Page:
The cheapest option is a photo book. They are relatively cheap to produce, you can even design them yourself with some online photo book companies. However, they don’t have that wedding album look and feel and they might not last very long if a lot of people want to look at it. The pages are likely to be very thin and bendy and the paper is much lower quality than that in proper wedding albums.
The traditional photo book is likely to be only 1 cm thick, the pages are bendy and very thin. You can probably design the book so that a photography spans over 2 pages, but it will look quite odd, as the pages are bendy in the centre of the book (see below).
This is a slightly higher quality photo book option. The only difference to the traditional photo book is that the pages are assembled in a way they lay flat when the book is opened. This allows for photographs to be printed across the page. The book is still thin, and the pages are bendy too.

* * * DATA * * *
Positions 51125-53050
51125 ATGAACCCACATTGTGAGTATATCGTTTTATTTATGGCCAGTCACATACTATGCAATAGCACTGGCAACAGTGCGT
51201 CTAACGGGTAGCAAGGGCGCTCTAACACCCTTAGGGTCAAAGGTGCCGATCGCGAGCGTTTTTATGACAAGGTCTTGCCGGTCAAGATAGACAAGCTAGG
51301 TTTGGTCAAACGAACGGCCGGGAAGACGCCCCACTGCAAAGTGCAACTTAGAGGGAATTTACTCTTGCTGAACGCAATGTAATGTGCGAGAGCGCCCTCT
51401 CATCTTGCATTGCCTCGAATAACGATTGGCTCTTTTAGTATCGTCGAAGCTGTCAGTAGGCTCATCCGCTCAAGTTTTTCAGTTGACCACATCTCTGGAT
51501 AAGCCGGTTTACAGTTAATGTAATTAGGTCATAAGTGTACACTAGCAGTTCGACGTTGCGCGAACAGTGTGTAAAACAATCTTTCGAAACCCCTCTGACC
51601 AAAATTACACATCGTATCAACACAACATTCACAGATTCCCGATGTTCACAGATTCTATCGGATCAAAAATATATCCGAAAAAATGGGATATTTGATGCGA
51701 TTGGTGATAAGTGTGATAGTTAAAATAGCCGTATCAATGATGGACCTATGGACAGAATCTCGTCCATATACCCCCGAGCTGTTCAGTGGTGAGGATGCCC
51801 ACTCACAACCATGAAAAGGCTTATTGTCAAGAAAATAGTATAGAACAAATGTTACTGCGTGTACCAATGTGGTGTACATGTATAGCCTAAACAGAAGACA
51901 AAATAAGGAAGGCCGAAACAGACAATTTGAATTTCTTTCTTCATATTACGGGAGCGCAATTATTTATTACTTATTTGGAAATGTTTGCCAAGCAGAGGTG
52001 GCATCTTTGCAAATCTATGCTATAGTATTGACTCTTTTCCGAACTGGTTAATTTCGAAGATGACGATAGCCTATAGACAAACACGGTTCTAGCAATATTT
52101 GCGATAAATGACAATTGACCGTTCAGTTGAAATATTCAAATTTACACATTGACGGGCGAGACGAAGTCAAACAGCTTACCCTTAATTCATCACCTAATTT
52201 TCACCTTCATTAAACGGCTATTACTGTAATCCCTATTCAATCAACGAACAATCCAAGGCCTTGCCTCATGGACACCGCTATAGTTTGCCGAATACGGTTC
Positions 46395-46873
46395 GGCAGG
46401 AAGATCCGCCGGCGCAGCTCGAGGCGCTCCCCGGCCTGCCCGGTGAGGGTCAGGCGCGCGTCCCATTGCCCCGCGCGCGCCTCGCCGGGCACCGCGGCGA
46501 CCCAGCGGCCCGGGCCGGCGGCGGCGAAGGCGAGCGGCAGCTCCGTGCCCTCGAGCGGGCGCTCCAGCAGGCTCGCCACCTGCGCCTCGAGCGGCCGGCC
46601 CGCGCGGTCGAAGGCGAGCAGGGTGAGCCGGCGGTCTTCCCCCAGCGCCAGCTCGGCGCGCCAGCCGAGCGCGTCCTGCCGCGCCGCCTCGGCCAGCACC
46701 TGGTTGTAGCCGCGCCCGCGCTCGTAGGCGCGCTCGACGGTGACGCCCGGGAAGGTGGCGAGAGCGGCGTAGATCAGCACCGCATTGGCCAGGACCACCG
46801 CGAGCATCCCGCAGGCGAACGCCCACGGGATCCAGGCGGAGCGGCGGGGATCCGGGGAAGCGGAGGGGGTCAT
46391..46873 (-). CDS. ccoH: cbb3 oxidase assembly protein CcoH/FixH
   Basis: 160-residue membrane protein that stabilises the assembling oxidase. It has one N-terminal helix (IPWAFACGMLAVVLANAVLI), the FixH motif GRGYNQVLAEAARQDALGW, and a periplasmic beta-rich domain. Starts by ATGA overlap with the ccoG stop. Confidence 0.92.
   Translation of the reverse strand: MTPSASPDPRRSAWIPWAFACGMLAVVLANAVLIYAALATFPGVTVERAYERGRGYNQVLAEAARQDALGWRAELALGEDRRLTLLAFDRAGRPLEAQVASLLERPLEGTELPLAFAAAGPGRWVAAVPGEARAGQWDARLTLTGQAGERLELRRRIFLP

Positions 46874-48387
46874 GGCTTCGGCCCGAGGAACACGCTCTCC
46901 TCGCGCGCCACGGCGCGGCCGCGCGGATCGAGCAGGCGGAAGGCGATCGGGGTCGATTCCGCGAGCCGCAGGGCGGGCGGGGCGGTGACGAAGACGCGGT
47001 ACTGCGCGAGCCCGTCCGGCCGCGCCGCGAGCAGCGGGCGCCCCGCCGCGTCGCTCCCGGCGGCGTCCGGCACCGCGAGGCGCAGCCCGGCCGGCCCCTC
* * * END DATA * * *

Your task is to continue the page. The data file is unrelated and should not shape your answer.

Coffee table wedding albums come in all shapes and sizes, rectangular, square, and can be produced up to 20 inches x 20 inches (50 cm x 50 cm).
It can have as little as 5 spreads (which means 10 pages), and as many as 40 spreads (80 pages). This will not tell you anything about the number of photos that fit into the album.
If you have a small album - say 10 inch x 10 inches, I wouldn't put any more than three images per page. But if you have a larger album, you can have six or eight or even more photographs on one single page.
The following applies to digital story book albums / coffee table wedding albums:
It can have different cover colours and materials, such as leather, PVC, Harris Tweed, acrylic photo covers and many more.
Images can be laid out classically with a nice border around them, or cover the whole page, or overlap each other, or printed squint, or in a circle, with a white or black or pink or even textured printed background, or a mixture of it all.